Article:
"Starzy chłopcy mają wino i ciasteczka."

Translation:The old boys have wine and cookies.

December 11, 2015

23 Comments


https://www.duolingo.com/DarcX

"Starzy chłopcy" sounds a little oxymoronic.

December 11, 2015

https://www.duolingo.com/Neil395069

Never watched Dukes of Hazzard? The good old boys :)

March 7, 2019

https://www.duolingo.com/Jack.Elliot

older would be a more common usage

December 12, 2015

https://www.duolingo.com/ThatPolishDude

Yeah I wrote "older boys have wine and cookies" and got it wrong

December 15, 2015

https://www.duolingo.com/eledhrim

'older' means 'starsi' which is comparative form of the adjective 'starzy' - 'old' (here, plural forms)

December 27, 2015

https://www.duolingo.com/bluthbanana87

Maybe the sentence is referring to multiple Josh Brolins.

https://en.wikipedia.org/wiki/Oldboy_(2013_film)

April 5, 2016

https://www.duolingo.com/Danny62101

He was on my TV as I read your comment. DP2 is awesome.

May 19, 2018

https://www.duolingo.com/schmidzy

I would love to have an explanation of the plural adjective endings. -e, -i, -y, changing the root word spelling... I am confused!

December 12, 2015

https://www.duolingo.com/sirwootalot

I would too - right now, I'm assuming (until proven wrong) that "ry" in singular adjectives becomes "rzy" when pluralized.

December 22, 2015

https://www.duolingo.com/Hasashi

my impression is that this -ry/-rzy root change only occurs when dealing with plural masculine personal nouns (boys, men, people). otherwise it gets the "normal" -e ending. eg. stare domy - old houses.

January 6, 2016

https://www.duolingo.com/AlatheaAnd

You can say "old boys" in English to mean elderly men (in a friendly way). Is it the same in Polish?

March 24, 2018

https://www.duolingo.com/Jellei

I don't think so. "starzy chłopcy" sounds rather absurd to me. Although I guess someone with a sense of humour could come up with such a phrase...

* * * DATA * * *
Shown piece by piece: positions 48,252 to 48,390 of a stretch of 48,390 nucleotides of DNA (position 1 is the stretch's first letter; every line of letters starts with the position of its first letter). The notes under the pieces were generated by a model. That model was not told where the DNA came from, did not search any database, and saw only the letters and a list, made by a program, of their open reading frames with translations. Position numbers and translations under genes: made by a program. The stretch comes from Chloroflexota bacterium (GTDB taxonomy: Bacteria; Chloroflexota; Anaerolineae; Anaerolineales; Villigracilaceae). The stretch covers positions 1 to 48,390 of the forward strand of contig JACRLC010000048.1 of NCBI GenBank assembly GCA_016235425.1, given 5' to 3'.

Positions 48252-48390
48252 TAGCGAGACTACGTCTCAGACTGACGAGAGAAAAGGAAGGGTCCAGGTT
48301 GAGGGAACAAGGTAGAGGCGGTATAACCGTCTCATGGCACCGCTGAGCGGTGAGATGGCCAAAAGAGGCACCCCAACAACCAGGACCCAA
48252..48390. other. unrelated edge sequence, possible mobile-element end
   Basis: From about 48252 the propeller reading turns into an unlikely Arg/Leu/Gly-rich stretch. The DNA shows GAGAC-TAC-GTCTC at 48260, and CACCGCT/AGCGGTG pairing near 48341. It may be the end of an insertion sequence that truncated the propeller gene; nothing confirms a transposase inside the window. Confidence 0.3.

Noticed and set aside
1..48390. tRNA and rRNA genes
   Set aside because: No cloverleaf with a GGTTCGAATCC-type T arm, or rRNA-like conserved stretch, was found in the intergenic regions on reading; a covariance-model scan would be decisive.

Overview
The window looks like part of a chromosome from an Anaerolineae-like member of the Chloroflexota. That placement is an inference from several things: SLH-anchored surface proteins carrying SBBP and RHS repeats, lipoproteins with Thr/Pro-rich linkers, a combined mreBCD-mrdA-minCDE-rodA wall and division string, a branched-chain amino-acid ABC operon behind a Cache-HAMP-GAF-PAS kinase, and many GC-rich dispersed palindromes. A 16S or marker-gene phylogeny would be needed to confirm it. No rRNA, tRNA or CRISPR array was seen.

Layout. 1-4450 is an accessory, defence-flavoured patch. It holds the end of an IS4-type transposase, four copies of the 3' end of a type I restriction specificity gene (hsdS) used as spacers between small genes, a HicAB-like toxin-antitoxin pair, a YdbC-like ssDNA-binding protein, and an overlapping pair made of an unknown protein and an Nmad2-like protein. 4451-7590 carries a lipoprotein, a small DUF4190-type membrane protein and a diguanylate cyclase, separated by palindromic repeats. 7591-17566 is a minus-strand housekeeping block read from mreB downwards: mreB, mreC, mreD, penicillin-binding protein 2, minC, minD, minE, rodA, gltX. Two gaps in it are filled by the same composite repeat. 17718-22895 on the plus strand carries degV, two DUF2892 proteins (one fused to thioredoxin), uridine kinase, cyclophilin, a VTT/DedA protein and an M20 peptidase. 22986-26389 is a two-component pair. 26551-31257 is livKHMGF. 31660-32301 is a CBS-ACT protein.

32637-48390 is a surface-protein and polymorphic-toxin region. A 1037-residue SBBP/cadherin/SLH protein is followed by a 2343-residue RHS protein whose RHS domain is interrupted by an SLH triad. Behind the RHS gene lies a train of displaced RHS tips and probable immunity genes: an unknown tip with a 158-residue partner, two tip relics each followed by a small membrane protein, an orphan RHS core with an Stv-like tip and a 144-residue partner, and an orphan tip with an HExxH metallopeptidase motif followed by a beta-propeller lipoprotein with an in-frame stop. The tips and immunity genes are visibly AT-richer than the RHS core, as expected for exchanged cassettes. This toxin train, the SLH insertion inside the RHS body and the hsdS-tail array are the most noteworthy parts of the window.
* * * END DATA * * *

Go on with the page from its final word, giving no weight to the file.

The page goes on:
March 24, 2018

https://www.duolingo.com/Fluffy-Dasher

Do children in Poland usually have wine and cookies?

April 7, 2018

https://www.duolingo.com/Jellei

Usually without wine, it's too expensive to waste it on children, who will probably not appreciate the taste.

April 8, 2018

https://www.duolingo.com/rvabbott

I thought the plural for masculine animate nouns was i. E.g., Duzi mężczyźni. Why starzy chłopcy?

January 23, 2016

https://www.duolingo.com/immery

I checked this tables http://grzegorj.w.interiowo.pl/gram/en/deklin05.html#przym2

and it seems that according to them ry-> rzy also as you can see there -i and-y endings are common depending on the word.

January 25, 2016

https://www.duolingo.com/Hereandthere715

Why can't I say, "The old boys are having wine and cookies,"?

August 19, 2018

https://www.duolingo.com/Jellei

Because "are having" means that they are eating/drinking them. Polish "mieć" does not have this meaning. They literally have wine and cookies, they 'own' them.

August 20, 2018

https://www.duolingo.com/Bearzerker

Are cookies something different in Poland?

January 30, 2019

https://www.duolingo.com/Jellei

Something different than what?

February 1, 2019

https://www.duolingo.com/Helena834099

Cookies in English are sweet, crackers are salty cookies.

March 29, 2019

https://www.duolingo.com/Jellei

And "crackers" are "krakersy" :)

This is an example of how Polish sometimes creates sort of a double plural - taking a foreign word which is already plural and adding a Polish plural ending. Another examples could be "chipsy/czipsy" (chips or crisps) or "Transformersy" (Transformers, the Hasbro toy).

April 5, 2019

https://www.duolingo.com/AlexeyShah

Russian and Ukrainian (almost sure, Belorussian as well) do exactly the same with chips чипсы, but not with crackers (крекеры) :-))

April 9, 2019
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